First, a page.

Anabaptist Mennonite Biblical Seminary Blog

Bleak Mid-Winter Lament

January 09, 2014

Deutsche Fotothek, Baume in winterlicher Gebirgslandschaft 1847 (Wikimedia Commons)

Deutsche Fotothek, Baume in winterlicher Gebirgslandschaft 1847 (Wikimedia Commons)

Over the recent long days of snow and extreme cold in northern Indiana, Chanticleer’s “In the bleak mid-winter” held me in its grip. Not sure why. I turned to it over and over again for solace as I read through several dark chapters of our church’s history—files that have been off limits because they tell a story we would rather not have to remember.

In the bleak midwinter
Frosty wind made moan,
Earth stood hard as iron,
Water like a stone;
Snow had fallen, snow on snow,
Snow on snow,
In the bleak midwinter,
Long, long ago.

There is much about our history, whether personal, familial, congregational, institutional or denominational, that any one of us wishes would be different. Reading through dark chapters of things we regret about our story is anguishing work, but I did it as a labor of hope. I long for us as a people to learn to be more honestly transparent with each other, to name our fears, confess our failures, and awaken to the gift of grace freely given.

“The truth will set you free…but not before it’s done with you.” That’s what Nadia Bolz-Weber says in Pastrix: The cranky, beautiful faith of a sinner & saint. “Jesus goes on and on about how we really actually like darkness more than light because, let’s face it, the darkness hides our bullshit.” And she continues, “The truth does crush us, but the instant it crushes us, it somehow puts us back together into something honest. It’s death and resurrection every time it happens.”

The stories I was reading tell of seminary and church leaders’ painful, costly effort to work with integrity amid enormous pressures. There is much that witnesses to their faithful commitment and firm resolve. And there is much to lament with deep sorrow for how we as a people failed each other. Why were we blind to the true nature of the evil being perpetrated and deaf to those who knew the Body was being seriously harmed? Why? Why? Why?

The more I’ve read about others from years gone by, the more I am drawn to reflect on our own times. How open to scrutiny am I? What are our blind spots as a learning community? As a church? In what ways will our children and grandchildren look back and wonder why we couldn’t see what will seem so obvious to them in hindsight? The conflicts that threaten to tear us apart now—whether about sexuality, economic disparity, environmental justice, race, biblical interpretation, will no doubt look starkly different when held up in the light of painfully learned historical perspective.

Tears of lament give way amid Chanticleer’s exquisite harmonies to renewed confidence that the truth when spoken may crush us, but will also put us back together.

In the hours before dawn, the prayer of the psalmist became my prayer for all of us: “Let the bones that you have crushed rejoice. Hide your face from our sins, and blot out all our iniquities. Create in us clean hearts, O God, and put a new and right spirit within us. Do not cast us away from your presence, and do not take your holy spirit from us. Restore to us the joy of your salvation, and sustain in us a willing spirit” (Psalm 51:8-12, adapted).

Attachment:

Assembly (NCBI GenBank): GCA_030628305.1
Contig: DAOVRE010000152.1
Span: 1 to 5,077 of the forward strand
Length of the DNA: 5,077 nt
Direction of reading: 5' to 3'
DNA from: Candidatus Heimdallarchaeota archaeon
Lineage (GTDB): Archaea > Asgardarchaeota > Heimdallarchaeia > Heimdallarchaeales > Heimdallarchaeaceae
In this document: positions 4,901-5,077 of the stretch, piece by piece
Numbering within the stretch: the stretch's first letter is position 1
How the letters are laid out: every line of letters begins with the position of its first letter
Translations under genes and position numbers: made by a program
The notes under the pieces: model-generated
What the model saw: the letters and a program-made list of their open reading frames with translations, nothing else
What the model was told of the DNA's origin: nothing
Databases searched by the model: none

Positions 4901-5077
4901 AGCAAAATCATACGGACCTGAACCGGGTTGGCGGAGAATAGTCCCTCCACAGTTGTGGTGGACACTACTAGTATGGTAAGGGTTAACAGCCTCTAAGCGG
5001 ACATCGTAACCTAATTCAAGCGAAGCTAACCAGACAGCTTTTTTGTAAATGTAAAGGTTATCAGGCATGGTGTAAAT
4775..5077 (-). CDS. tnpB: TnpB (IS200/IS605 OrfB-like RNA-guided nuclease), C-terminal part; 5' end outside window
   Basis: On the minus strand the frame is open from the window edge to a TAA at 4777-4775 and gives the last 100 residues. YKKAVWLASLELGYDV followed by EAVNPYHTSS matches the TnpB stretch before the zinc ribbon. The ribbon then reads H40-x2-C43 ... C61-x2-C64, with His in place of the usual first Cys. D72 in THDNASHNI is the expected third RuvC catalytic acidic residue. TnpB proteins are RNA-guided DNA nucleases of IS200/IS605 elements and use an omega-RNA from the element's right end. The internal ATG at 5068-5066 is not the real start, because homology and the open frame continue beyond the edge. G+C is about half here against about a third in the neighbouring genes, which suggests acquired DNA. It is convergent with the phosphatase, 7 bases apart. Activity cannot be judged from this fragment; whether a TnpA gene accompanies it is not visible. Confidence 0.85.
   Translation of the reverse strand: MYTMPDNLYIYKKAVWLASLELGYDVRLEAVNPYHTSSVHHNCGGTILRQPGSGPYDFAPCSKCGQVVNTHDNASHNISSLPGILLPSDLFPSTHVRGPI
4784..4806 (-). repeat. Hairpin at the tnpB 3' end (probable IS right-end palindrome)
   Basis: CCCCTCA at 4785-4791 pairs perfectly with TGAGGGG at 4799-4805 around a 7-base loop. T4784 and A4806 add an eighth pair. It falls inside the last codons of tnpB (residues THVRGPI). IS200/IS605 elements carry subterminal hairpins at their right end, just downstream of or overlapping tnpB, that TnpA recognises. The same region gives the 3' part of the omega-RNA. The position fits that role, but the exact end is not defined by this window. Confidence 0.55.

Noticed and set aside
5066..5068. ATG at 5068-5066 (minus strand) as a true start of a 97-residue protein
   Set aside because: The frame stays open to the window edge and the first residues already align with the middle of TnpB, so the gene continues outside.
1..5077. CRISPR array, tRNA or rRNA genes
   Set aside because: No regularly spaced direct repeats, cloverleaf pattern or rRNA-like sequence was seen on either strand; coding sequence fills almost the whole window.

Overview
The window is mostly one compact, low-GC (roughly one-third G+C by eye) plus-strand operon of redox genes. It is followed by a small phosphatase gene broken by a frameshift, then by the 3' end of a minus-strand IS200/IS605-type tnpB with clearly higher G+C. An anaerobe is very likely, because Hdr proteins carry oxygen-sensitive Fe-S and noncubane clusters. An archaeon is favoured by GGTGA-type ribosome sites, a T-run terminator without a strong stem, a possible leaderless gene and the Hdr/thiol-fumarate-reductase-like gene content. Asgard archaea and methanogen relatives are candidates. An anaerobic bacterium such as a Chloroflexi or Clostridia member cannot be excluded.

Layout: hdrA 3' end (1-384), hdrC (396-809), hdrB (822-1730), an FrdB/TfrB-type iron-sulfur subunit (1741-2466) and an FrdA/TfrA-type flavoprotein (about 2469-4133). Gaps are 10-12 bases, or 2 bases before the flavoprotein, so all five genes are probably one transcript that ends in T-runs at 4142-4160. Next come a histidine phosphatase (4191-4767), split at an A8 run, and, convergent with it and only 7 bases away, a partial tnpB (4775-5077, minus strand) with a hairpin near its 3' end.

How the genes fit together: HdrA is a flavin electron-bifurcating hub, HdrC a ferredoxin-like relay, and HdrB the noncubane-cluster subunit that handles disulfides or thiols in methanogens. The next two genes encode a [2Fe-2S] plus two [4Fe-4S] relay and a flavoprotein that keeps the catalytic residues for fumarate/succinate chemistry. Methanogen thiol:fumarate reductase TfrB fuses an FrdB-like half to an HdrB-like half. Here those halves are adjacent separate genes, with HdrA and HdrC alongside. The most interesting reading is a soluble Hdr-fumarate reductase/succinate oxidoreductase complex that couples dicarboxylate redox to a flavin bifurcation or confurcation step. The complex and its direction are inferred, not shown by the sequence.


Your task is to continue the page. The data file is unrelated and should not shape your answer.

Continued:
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COMMENTS

Thank you so much Sara for this, for returning us to this beautiful poem ---so relevant for this time. And I just read Bolz-Weber's "Pastrix" over the holidays. Lots of hope in her words. Immense blessings to you as you continue to go where others fear to tred.
 
Barbra Graber 2:04PM 01/22/14
We have a probem of not listening to what the Bible says and follow what the culture says is OK.
 
Vernice Bixler 8:48PM 01/16/14
Thanks for the encouraging words. The image of the baby for whom "a stable place sufficed" glows with warmth (amid the bleakness). There is solace to be found in unsuspected places. Thanks all for sharing the warmth.
 
Sara 4:13PM 01/16/14
Thanks, Sara. The quote about the truth will make you free but not until it's done with you is so helpful. The Psalm and the song are consoling, too.
 
Dawn Nelson 11:26AM 01/16/14
Thank you, Sara, for expressing your poignant lament. As you know, lament helps us move forward with authenticity.
 
Rachel Nafziger Hartzler 11:06AM 01/16/14
Lovely. Thank you, Sara. http://youtu.be/kjRXIiZ8bs0
 
Greg 9:45AM 01/10/14
A beautiful reflection. Thank you.
 
Jerry Kennell 9:09AM 01/10/14
The lines from Chanticleer’s “In the bleak mid-winter” are so taut and express the bleakness you write of so well. Whenever we sing those lines I always think, this is not a cheerful song but it connects us with those who've gone before to know they too felt cold and disheartened by the literal winter or the spiritual winter. What you said. :-)
 
Melodie Davis 9:04AM 01/10/14
Thank you, Sara, for this poignant reflection and for your willingness to walk with us into the dark. May God be merciful and may healing grace abound.
 
Carolyn Holderread Heggen 10:15PM 01/09/14

This blog is hosted by Sara Wenger Shenk. While Sara is president of Anabaptist Mennonite Biblical Seminary, she writes as a practical theologian trying to make sense of everyday life—in light of God's reconciling mission in the world.

The views Sara shares here are not the voice of AMBS. As a woman, mother, author, educator, lover of God, Sara is a restless scout—searching out ways that lead toward God’s shalom. She doesn’t assert answers so much as pose questions, test assumptions, resist labels, play with possibilities, experiment with integration, practice wholeness. She hopes this blog will provide a spacious forum for thoughtful discernment around sometimes contentious issues.